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General Discussion

The future of HTML5 Games

So i just watched the latest treehouse show, what i was really interested in was http://phaser.io/ just wondering what you guys think to the future of HTML5 games do you think its going to be quite a big industry in the next few years. Just wanted to know people thoughts.

Nick Pettit Would you consider doing a course of these game frameworks in the future?

Janine Suvak
Janine Suvak
14,954 Points

The combination of dynamic web pages for mobile device accommodation along with the rapid upward trend of web-based game capabilities indicates that the differences between stand-alone and web-based game use on mobile devices are decreasing (or at least getting fuzzier) where connectivity is not an issue. You could potentially reach more people with one version of your game - the web-based version - as this trend continues.

At the same time you have game development tools like Unity with multi-platform capability so your one game can be ported to web players, consoles and mobile devices with much less effort than say, separate iOS/Android/Windows/Blackberry/web games.

At some point it may become a six-of-one half-a-dozen-of-the-other difference, though it seems that there will always be a place for standalone mobile apps when there is no internet connectivity. I suppose the subdermal Wifi HotSpot microchip implant will eliminate that problem. ;)

@Nick: yes!

5 Answers

I think the future looks bright for HTML5 games. It's easy and you already know tons if you for example took HTML, CSS and JavaScript Deep Dives. Then it's just about learning the framework for the engine you want to build your game with.

And yes, a course on game frameworks by @Nick Pettit would be awesome!

Looking good then, i hope that they do plan on doing a course on this soon it would be exciting.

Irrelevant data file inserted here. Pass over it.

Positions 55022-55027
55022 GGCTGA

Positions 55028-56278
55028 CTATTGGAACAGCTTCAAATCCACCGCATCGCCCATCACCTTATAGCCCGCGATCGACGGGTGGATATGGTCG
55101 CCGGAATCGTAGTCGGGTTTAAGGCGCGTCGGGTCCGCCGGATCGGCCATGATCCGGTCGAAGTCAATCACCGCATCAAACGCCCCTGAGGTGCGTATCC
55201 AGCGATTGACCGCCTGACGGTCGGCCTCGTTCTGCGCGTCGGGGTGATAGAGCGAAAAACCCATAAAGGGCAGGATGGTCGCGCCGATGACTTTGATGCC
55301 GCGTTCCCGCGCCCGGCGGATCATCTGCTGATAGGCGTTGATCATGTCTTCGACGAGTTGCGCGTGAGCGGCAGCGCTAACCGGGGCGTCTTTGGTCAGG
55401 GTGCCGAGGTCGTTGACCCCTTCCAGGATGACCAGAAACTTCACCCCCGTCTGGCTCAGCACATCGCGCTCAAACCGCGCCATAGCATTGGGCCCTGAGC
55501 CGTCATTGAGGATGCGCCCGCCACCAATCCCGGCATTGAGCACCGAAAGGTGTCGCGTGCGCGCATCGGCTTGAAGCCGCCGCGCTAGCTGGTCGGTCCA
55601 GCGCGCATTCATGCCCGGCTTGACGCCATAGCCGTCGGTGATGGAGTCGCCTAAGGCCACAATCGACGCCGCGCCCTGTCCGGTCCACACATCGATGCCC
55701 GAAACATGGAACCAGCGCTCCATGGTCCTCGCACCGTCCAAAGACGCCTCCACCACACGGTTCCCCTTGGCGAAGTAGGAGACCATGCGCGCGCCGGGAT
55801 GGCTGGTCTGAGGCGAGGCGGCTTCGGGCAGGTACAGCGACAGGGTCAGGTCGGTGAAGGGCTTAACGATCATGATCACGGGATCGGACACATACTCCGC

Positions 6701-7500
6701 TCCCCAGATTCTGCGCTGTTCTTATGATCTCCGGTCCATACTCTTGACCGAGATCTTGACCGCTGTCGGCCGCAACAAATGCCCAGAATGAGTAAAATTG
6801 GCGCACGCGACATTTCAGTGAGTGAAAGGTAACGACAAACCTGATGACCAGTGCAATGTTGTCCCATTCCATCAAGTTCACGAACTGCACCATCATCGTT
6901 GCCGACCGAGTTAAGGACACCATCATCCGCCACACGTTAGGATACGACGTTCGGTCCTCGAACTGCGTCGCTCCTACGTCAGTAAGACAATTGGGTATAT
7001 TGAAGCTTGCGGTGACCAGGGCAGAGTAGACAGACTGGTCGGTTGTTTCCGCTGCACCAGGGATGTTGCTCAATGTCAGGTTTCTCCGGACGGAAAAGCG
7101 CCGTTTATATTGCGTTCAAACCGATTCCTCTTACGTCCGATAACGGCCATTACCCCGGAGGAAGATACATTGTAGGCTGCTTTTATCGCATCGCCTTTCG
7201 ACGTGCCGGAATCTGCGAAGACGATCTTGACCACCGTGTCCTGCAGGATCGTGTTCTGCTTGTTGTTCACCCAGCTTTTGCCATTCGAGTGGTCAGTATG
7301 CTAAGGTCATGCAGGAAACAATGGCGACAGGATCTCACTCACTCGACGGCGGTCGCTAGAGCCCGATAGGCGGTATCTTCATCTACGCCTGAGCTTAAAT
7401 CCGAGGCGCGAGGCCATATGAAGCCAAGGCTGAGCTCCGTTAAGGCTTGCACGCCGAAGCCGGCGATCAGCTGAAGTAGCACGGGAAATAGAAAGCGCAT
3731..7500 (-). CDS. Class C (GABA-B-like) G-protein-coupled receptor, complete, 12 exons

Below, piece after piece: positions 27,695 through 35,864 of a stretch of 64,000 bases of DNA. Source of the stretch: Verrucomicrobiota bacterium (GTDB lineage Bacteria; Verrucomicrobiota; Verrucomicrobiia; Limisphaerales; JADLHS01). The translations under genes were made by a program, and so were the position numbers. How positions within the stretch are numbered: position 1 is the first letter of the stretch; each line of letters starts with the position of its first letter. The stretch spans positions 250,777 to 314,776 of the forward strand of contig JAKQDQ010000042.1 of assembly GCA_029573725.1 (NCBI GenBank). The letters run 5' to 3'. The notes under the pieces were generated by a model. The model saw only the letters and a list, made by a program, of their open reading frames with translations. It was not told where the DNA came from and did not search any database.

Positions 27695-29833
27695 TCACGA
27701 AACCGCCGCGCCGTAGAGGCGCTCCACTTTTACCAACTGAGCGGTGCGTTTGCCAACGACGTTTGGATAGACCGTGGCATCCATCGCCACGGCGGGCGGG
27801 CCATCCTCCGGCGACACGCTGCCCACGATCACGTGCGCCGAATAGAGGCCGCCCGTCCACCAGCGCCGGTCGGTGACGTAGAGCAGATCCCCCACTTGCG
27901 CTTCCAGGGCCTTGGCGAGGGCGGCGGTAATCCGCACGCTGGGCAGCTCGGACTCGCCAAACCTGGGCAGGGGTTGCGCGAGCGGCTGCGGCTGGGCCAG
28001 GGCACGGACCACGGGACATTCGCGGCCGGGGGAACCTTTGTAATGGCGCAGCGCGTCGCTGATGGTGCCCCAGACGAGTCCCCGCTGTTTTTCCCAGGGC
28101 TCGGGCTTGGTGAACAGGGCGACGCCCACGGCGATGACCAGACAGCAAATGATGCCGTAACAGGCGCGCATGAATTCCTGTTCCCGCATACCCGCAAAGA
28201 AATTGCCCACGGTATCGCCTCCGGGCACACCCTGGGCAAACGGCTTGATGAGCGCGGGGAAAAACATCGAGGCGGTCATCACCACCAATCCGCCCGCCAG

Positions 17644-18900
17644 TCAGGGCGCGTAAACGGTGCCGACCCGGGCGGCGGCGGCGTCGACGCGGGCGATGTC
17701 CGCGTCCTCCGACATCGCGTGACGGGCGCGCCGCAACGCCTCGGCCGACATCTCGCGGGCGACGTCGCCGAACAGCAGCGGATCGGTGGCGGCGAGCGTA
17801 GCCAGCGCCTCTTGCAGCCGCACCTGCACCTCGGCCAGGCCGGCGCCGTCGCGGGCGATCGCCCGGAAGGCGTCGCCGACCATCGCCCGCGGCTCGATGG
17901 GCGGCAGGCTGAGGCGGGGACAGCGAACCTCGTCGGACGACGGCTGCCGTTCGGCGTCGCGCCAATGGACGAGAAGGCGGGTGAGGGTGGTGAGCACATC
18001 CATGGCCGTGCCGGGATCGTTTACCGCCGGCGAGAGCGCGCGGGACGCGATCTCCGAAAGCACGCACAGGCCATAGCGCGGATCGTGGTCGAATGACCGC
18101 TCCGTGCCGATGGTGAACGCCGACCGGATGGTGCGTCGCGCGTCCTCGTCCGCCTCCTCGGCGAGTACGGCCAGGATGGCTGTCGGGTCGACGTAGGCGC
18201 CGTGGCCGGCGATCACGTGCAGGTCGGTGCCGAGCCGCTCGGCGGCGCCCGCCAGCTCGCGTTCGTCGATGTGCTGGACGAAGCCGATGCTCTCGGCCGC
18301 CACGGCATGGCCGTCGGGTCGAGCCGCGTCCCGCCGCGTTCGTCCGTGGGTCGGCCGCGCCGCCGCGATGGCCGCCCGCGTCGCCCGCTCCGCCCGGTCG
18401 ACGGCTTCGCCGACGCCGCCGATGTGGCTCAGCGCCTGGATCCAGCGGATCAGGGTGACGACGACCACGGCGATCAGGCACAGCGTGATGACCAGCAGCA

Mike Samways
Mike Samways
11,437 Points

Would be cool to have a course on HTML5 game building!

Nick Pettit
STAFF
Nick Pettit
Treehouse Teacher

Hi Daniel Croft-Bednarski,

This is a very interesting subject that I'm actually trying to figure out myself. I think the problem with HTML5 games is that there's no marketplace to sell them in. Games take a tremendous amount of time and energy to build, even for simple games, so it's hard to find high quality games that people just make for fun in their spare time. Quality comes from people being able to make a living and develop games full time, but without a viable marketplace for HTML5 games, it's unlikely that will happen any time soon.

The best games can still be found on platforms like Steam and the iOS App Store, because there's commonly understood payment mechanisms already in place where developers can make cash. The Google Play store is the closest thing out there right now for an HTML5 marketplace, but when it comes to Chrome games it's really still filled with rubbish right now. My hope is that someday Valve or some other major player will announce that they now accept HTML5 games on their platforms so that payment can be built in. It would be really cool if, for example, you could embed the payment button onto a webpage where you play the game (similar to a PayPal button). I think that's still a somewhat distant hope though.

There are a few bright spots in this area though. A pretty interesting startup called Artillery is building an RTS game engine using WebGL and creating high quality browser-based games. I don't know if anything will come of this, but I'm definitely keeping an eye on them to see how they monetize that idea. Here's their site: https://artillery.com/

Right now I'm learning Unity and building all of my 3D assets in Blender and a few other tools. I think Unity is the best option right now for indie game devs looking to make their first game and release it to multiple platforms. There are also other interesting new choices like SpriteKit on iOS7, and I only think the trend of supporting independent developers with robust tools and frameworks will continue.

Will I ever teach a course using HTML5 game frameworks or some other game dev platform? I don't know. Time will tell. :)

Ok nick thanks for your reply, yeh i understand that you arnt going to get many quality games without the developer getting money out of it. Didnt know if it was a good idea to make learn it in my spare time so if it did become popular all of a sudden there will be alot of jobs in that area and next to no people training it. In a way trying to stay ahead of the game.

Nick Pettit
Nick Pettit
Treehouse Teacher

I totally agree. People that learn it now will be in extremely high demand if it becomes popular... or they might be learning skills that never come to fruition. :) It's kind of a gamble.